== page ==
Civil Liberties Australia, in one of its 2021 Australia Day letters, has asked federal MP Kevin Andrews to propose a Private Member’s Bill that would reverse the 1997 federal law he introduced which currently overturns ACT and NT citizens, and their parliaments, having the human right to vote on euthanasia in their territories. Another OzDay letter, to all state and territory jurisdictions, proposes that they review their patchy and inequitable censorship rules for prisoner mail. A third letter calls on the WA Police Commissioner to formally apologise to all those people named falsely and irresponsibly by police as ‘persons of interest’ over a period of 25 years before WA secured the recent conviction and life sentence of Bradley Edwards for the Claremont murder.

CLArion Jan 2021: Is Australia a nation of justice?

It’s good to look back on an extraordinary 2020 to re-set the gauges of life for 2021 and beyond. A virus has curtailed personal liberties in the name of a wider good, so the challenge becomes to decide how basic freedoms can be entrenched better in ordinary times – and extraordinary times – in future. This year will feature a push for human rights laws for all of us in more jurisdictions (including federally) and, in particular, the quest for justice denied these past 12 years for Sue Neill-Fraser, still locked in Hobart’s Risdon jail.

Dec 2020 CLArion: killings reveal much more than rogue soldiers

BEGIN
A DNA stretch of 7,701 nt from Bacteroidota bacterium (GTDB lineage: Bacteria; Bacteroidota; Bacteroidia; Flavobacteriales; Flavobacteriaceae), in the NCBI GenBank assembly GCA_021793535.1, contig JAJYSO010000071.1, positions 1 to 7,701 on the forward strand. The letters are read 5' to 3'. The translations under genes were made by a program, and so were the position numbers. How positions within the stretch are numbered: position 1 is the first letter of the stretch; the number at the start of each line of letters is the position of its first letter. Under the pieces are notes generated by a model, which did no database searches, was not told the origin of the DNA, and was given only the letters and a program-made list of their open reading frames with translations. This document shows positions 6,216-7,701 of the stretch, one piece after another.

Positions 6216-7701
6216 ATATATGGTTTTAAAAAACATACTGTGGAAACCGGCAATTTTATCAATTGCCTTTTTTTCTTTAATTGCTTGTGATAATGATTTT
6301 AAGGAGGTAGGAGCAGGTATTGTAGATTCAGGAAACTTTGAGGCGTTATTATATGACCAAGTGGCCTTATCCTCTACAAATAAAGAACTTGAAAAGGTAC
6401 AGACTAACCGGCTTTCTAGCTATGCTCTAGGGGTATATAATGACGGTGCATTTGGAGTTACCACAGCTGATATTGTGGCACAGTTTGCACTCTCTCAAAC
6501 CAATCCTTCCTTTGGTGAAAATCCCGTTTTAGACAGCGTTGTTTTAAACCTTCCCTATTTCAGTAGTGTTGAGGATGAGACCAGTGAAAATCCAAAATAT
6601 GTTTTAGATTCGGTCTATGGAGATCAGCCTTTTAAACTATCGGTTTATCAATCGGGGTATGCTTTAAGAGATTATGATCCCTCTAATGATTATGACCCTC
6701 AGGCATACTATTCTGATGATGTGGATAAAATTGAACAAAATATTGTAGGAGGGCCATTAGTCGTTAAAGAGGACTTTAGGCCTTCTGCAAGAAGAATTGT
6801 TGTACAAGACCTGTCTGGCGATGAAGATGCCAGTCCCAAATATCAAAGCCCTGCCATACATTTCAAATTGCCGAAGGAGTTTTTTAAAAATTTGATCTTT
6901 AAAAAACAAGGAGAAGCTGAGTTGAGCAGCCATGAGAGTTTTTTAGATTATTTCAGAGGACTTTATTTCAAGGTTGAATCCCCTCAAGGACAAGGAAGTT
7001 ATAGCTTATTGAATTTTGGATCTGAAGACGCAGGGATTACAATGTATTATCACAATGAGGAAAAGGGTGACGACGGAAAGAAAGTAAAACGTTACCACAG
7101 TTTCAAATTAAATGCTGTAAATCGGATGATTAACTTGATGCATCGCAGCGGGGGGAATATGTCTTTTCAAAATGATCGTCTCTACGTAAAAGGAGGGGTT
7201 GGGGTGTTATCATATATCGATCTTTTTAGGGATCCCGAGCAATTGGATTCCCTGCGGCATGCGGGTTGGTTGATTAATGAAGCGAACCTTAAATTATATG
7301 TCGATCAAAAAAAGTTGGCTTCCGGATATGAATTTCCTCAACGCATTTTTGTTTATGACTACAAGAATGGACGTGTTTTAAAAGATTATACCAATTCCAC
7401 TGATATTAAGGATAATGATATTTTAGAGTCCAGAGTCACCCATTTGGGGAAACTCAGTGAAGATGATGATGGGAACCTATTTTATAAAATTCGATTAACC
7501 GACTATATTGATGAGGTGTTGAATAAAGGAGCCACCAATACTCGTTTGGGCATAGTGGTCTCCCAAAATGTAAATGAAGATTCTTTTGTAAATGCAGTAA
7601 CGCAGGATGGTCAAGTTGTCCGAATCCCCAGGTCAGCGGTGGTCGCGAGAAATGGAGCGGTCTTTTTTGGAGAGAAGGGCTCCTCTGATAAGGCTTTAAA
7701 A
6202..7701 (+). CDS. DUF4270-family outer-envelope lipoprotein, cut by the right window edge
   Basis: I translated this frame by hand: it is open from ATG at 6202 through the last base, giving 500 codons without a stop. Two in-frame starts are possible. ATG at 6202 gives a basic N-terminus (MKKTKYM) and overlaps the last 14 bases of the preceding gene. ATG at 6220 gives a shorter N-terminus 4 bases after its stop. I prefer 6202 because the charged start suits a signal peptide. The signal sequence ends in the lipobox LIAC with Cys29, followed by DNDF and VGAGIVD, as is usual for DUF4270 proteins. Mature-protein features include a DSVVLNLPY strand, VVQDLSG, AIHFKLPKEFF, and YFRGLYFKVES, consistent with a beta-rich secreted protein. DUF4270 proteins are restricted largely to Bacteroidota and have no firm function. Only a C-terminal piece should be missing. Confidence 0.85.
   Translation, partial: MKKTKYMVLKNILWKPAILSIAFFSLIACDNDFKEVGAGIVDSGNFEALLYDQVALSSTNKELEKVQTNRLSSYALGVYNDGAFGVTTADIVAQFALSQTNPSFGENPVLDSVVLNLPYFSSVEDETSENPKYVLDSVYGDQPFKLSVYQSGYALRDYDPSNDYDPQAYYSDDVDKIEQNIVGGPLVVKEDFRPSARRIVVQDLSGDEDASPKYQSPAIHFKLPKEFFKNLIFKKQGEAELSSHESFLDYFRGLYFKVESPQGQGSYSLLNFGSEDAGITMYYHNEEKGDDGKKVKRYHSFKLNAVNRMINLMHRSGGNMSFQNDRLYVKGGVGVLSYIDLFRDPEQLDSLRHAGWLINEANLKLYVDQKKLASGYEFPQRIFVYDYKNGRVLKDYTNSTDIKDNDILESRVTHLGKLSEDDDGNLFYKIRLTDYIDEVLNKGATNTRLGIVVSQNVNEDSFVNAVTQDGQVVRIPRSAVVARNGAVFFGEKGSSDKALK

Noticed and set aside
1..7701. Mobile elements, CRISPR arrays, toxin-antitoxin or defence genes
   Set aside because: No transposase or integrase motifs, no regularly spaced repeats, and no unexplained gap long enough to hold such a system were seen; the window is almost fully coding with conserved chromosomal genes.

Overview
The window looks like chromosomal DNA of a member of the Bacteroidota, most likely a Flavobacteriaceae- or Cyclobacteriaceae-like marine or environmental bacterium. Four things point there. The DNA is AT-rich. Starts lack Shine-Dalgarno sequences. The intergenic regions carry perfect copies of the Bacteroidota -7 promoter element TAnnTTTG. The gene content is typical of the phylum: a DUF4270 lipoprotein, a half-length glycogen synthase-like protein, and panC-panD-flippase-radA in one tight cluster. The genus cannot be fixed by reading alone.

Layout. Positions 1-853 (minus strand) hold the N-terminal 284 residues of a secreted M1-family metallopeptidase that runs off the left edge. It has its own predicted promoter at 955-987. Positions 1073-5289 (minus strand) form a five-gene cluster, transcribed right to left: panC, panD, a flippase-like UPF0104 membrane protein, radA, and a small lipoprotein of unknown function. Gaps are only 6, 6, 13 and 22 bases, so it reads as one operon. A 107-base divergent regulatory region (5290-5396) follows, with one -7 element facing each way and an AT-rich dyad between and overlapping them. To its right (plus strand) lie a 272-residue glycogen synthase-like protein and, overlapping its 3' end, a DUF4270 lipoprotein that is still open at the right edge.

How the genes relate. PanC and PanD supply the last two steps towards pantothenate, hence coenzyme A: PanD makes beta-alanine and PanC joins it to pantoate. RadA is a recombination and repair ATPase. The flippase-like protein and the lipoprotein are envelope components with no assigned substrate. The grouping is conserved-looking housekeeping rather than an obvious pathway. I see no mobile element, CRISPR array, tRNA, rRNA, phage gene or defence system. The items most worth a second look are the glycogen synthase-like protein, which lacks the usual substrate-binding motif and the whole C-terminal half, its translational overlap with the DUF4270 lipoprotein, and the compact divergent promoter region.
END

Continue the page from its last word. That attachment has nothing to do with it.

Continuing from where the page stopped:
Much about wider military and general society is revealed by the alleged murders committed by special forces troops. Cover-ups and refusal to account for bad behaviour are rampant throughout politics and police forces, and strongly suspected among the security elite. CLA believes widespread change is needed to re-boot society, starting with a strong ICAC accountability mechanism to de-power ruling elites, and a human rights act and tribunal to empower the less-privileged.

November 2020 CLArion newsletter: skewed spending analysed

Criticise the federal government at your peril is the lesson from the 2020 Budget as the ANAO, ABC, human rights and other agencies suffer more funding cuts. Meanwhile funny money magically appears in ever-increasing amounts to continue the two-decade long expansion of security, police and intelligence agencies…even as state governments hand over our driver licence photos before legal and privacy protections are legislated.

October 2020 CLArion newsletter: keeping liberties in emergencies

There are vivid lessons to learn for the next emergency from the current Covid-19 pandemic. We need to identify the right ones, so that for the next virus wave or national disaster we better incorporate maximum freedoms and individual compassion and care into a process where lockdown, quarantine, personal fines and repression were allowed to become excessive and over-dominant recently. It’s not easy…but considering liberties and rights of everyone, from the beginning, would be a great start.

September 2020 CLArion newsletter: CLA outlines vaccination policy

As the virus pandemic grinds on, people are increasingly questioning traditional daily Australian life, from how Parliament convenes (eg, with electronic access and voting, or not) to how we value older people’s lives during a Covid-19 disease which specifically targets them. Trust in politicians, already fragile before the pandemic, is dissipating even as state boundaries become Great Walls. And, as happens during emergencies, organised operators as widely dispersed as security and police agencies to online trolls and anti-vaccination fanatics are actively taking advantage of uncertainty and confusion to further their unique views.